When I wrote an essay titled “Attemptus Interruptus” about having to postpone conception to deal with Graves’ Disease, autoimmune hyperthyroidism, I had no idea that the woman I referenced in the second-to-last paragraph would face the same disease. I was best friends with S in eighth grade and spent most of the summer of 1987 on her boat, watching her waterski.
Today, S was scheduled to have surgery to remove her thyroid, which was 2-3 times the normal size due to Graves’ Disease.
We hadn’t seen each other since 1994, but we were friends on Facebook, where she saw my birth story, read a reference to thyroid problems, and reached out to ask me about my experience. She had just been diagnosed with Graves’, she said, and she was exploring her options since she wanted to have more children.
I told her I had the same disease. In 2004, I was on anti-thyroid medication for almost 11 months. I’d rejected the standard treatment of radioactive iodine (RAI) to ablate my thyroid. For one thing, my uptake was only 45%, so I’d have to have had double the dose of someone whose thyroid would soak up 90%. But regardless of the rates, I didn’t want to kill such an important gland.
I wanted to get better.
So I spent a ton of money and time on complementary treatments including acupuncture, energy work, lots of supplements, detox protocols, eventually a major diet change (going gluten-free, dairy-free, and soy-free), and some spiritual inquiry as well. I saw an endocrinologist and a naturopath regularly and got blood drawn every month, sometimes more frequently.
When S told me she felt pushed around by her doctor and didn’t want to pursue RAI for a variety of reasons (you can’t try to conceive for 6 months, and you have to stay away from young children for a week and flush the toilet at least two times every time you use it for that week, if I remember correctly), I found an alternative care center near her home for her to check out.
But that much enlarged is a whole other story. I can’t imagine how she’s coping with the symptoms of the disease and with a toddler. I am hoping that things go well today and that she can find the right balance of medication or iodine or whatever to keep her from falling into depression, which can happen when thyroid hormones are too low.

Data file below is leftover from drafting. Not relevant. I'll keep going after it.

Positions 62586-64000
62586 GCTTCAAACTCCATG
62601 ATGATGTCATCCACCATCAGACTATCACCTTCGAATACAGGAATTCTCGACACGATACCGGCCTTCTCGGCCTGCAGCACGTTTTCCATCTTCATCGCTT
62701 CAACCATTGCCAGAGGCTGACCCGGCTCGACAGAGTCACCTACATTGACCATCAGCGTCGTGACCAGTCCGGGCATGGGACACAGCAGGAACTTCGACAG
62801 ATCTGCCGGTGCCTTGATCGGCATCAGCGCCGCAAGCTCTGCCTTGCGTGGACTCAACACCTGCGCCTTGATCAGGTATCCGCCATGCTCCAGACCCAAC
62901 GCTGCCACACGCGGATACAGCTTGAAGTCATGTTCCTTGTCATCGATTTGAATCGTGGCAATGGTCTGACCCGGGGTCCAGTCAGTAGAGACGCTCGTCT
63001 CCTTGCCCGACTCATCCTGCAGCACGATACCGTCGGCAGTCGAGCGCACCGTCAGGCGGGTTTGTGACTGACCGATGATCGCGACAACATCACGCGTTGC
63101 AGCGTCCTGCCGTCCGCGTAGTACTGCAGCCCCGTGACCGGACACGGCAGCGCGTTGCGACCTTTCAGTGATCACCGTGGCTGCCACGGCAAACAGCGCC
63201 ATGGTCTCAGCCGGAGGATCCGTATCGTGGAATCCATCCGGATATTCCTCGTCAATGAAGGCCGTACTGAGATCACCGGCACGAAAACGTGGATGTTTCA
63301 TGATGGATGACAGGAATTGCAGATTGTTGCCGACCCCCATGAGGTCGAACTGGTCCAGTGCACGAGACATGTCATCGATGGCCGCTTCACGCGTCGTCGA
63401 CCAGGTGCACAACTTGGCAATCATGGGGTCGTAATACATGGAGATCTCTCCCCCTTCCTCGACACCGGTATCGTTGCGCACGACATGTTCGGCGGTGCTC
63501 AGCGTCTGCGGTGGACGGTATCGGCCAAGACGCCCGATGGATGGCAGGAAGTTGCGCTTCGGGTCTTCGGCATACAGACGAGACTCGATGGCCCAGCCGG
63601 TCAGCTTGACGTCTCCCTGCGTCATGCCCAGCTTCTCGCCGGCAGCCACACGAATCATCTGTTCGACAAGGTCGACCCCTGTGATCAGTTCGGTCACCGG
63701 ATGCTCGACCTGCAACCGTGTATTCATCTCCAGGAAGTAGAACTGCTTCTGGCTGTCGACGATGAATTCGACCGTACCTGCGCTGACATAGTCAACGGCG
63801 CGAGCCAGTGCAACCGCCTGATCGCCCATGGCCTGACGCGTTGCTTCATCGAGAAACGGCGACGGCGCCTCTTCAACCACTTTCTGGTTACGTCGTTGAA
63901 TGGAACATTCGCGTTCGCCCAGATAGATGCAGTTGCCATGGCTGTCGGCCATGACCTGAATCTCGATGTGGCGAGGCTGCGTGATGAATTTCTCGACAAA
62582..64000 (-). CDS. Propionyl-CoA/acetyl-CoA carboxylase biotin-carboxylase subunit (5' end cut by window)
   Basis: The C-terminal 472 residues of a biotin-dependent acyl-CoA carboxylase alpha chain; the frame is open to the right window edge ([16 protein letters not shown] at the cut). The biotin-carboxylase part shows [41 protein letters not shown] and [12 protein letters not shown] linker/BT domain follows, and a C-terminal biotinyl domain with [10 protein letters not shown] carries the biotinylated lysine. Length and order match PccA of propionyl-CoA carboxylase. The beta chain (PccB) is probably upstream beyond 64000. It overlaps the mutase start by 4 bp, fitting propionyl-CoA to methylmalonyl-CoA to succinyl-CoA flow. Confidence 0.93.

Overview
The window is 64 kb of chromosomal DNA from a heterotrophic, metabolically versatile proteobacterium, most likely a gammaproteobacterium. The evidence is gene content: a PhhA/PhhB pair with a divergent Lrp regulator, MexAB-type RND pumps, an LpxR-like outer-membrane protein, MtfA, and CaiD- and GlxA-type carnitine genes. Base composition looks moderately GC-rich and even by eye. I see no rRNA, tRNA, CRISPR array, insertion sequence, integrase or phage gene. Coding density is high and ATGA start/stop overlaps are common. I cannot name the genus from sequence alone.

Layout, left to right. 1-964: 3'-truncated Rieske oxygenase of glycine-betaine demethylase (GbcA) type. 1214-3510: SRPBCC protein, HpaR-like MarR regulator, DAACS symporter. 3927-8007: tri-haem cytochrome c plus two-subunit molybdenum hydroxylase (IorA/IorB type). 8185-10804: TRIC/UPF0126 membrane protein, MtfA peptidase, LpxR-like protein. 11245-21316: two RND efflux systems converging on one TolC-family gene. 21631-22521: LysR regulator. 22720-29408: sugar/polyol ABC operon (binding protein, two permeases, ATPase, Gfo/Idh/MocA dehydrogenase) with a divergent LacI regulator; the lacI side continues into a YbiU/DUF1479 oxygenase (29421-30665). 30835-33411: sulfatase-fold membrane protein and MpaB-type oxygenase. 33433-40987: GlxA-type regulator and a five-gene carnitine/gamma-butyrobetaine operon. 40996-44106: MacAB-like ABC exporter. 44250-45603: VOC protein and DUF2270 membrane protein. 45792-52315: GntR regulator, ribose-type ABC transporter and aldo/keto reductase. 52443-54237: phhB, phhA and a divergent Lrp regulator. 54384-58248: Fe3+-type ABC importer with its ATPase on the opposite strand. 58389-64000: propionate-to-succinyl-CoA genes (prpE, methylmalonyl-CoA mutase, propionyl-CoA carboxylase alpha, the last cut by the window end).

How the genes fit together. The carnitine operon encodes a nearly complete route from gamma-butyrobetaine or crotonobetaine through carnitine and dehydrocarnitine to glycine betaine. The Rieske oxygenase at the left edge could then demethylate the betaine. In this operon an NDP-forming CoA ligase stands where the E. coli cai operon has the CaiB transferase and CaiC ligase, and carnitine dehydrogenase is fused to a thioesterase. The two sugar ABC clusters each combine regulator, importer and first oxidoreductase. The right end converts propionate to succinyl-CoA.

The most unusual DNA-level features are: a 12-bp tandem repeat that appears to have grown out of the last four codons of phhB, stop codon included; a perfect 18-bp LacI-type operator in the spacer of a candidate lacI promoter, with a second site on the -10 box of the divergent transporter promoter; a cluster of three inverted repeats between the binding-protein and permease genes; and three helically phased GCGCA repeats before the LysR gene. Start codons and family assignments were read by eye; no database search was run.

I have to wonder about all the time we spent together engaging in various typical teen and some not-so-healthy behaviors or if anything about the neighborhood we lived in had any role to play in this coincidence. Her cousin, who also lived nearby, wrote me on Facebook asking for natural fertility advice.
It’s bizarre to be reunited with someone by symptoms. This is one of two people who came to my brother’s funeral in 1987 and with whom I spent untold hours at a very formative time in my life. We were never destined to pursue the same academic or career paths, but it did bring a smile to my face when she said that she watched a post-Homecoming Dance video of us when visiting her parents this past Thanksgiving, and boy, did we have big hair!
Having not actually seen anyone from high school in real life since running into her in 1994, and facing a possible 20th high school reunion this year (if anyone organizes it), I’m feeling both very old and, at the same time, like someone must have just pushed a fast-forward button.
How has Facebook surprised you?